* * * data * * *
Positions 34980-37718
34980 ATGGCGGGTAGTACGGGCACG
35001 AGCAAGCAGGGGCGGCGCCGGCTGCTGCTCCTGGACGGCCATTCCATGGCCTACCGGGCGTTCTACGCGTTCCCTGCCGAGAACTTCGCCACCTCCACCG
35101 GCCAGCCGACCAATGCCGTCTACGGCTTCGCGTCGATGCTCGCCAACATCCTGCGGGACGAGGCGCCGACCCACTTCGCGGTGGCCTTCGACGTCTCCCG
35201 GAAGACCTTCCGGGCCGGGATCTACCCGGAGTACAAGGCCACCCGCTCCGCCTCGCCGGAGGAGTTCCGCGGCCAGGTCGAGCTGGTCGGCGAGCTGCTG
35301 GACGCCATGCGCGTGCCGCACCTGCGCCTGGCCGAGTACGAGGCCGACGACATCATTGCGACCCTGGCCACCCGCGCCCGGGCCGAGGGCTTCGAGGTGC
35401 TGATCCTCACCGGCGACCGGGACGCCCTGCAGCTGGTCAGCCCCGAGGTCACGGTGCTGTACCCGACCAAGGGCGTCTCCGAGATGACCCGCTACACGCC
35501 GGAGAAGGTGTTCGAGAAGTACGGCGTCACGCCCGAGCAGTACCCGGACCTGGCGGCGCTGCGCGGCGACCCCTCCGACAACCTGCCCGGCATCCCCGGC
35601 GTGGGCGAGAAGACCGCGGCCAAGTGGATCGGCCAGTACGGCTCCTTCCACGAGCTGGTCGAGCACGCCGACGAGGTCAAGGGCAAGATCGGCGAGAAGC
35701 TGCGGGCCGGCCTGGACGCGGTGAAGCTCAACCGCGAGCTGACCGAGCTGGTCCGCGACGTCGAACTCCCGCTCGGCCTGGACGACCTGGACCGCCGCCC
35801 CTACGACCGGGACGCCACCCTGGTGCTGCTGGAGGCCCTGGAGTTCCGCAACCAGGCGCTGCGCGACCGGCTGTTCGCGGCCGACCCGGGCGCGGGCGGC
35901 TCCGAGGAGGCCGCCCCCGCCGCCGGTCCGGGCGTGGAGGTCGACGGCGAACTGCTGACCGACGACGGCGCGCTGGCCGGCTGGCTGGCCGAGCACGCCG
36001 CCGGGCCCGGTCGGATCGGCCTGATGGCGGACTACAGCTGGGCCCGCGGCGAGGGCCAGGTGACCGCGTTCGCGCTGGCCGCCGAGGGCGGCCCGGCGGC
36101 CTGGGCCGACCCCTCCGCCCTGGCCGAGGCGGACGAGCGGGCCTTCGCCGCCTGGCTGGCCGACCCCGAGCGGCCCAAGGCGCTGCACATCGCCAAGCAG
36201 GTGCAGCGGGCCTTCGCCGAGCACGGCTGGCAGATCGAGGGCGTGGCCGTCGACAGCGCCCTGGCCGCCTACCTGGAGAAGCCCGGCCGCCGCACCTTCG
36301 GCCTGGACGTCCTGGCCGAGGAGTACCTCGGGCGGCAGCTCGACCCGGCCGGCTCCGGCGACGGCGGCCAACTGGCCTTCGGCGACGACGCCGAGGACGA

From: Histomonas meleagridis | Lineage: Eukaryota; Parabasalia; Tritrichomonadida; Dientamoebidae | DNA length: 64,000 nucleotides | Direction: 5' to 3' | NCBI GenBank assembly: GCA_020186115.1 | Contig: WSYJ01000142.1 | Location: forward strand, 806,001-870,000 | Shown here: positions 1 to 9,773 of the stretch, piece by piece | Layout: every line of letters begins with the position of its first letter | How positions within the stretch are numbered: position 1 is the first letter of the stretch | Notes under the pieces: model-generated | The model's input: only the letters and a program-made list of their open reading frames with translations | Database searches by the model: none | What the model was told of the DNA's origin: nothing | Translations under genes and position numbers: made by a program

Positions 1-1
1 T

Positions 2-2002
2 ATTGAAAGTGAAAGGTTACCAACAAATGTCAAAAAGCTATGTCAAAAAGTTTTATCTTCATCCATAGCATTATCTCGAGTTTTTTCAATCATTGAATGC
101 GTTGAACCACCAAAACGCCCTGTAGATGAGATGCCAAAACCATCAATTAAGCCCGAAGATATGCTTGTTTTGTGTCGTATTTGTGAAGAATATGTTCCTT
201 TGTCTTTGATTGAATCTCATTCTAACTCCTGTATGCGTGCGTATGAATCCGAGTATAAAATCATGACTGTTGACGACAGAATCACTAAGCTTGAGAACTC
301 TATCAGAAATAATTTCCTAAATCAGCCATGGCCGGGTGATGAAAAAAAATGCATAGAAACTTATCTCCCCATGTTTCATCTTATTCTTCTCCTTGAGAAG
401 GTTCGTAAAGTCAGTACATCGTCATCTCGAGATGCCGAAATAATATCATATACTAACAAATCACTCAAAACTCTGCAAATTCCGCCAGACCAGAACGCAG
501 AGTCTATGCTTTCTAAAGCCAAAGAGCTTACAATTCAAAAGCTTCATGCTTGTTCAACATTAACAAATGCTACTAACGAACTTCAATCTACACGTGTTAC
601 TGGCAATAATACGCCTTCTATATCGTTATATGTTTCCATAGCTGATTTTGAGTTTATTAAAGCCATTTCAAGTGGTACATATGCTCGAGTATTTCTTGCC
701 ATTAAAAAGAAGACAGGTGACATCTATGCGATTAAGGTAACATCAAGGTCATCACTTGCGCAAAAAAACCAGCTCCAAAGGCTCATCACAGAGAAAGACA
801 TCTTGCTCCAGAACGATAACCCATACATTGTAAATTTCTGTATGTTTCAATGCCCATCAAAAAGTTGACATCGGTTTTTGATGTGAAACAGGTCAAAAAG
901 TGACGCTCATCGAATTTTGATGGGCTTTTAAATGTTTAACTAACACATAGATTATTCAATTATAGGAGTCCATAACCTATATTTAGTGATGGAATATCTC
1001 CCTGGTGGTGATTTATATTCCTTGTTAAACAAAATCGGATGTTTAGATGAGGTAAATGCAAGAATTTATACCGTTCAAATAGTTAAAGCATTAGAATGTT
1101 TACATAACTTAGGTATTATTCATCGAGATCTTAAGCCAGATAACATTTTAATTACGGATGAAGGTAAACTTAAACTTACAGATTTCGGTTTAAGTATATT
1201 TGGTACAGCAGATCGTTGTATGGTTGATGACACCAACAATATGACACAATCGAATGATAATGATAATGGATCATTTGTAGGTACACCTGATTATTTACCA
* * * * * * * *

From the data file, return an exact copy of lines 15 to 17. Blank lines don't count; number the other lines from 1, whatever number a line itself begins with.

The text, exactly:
36201 GTGCAGCGGGCCTTCGCCGAGCACGGCTGGCAGATCGAGGGCGTGGCCGTCGACAGCGCCCTGGCCGCCTACCTGGAGAAGCCCGGCCGCCGCACCTTCG
36301 GCCTGGACGTCCTGGCCGAGGAGTACCTCGGGCGGCAGCTCGACCCGGCCGGCTCCGGCGACGGCGGCCAACTGGCCTTCGGCGACGACGCCGAGGACGA

From: Histomonas meleagridis | Lineage: Eukaryota; Parabasalia; Tritrichomonadida; Dientamoebidae | DNA length: 64,000 nucleotides | Direction: 5' to 3' | NCBI GenBank assembly: GCA_020186115.1 | Contig: WSYJ01000142.1 | Location: forward strand, 806,001-870,000 | Shown here: positions 1 to 9,773 of the stretch, piece by piece | Layout: every line of letters begins with the position of its first letter | How positions within the stretch are numbered: position 1 is the first letter of the stretch | Notes under the pieces: model-generated | The model's input: only the letters and a program-made list of their open reading frames with translations | Database searches by the model: none | What the model was told of the DNA's origin: nothing | Translations under genes and position numbers: made by a program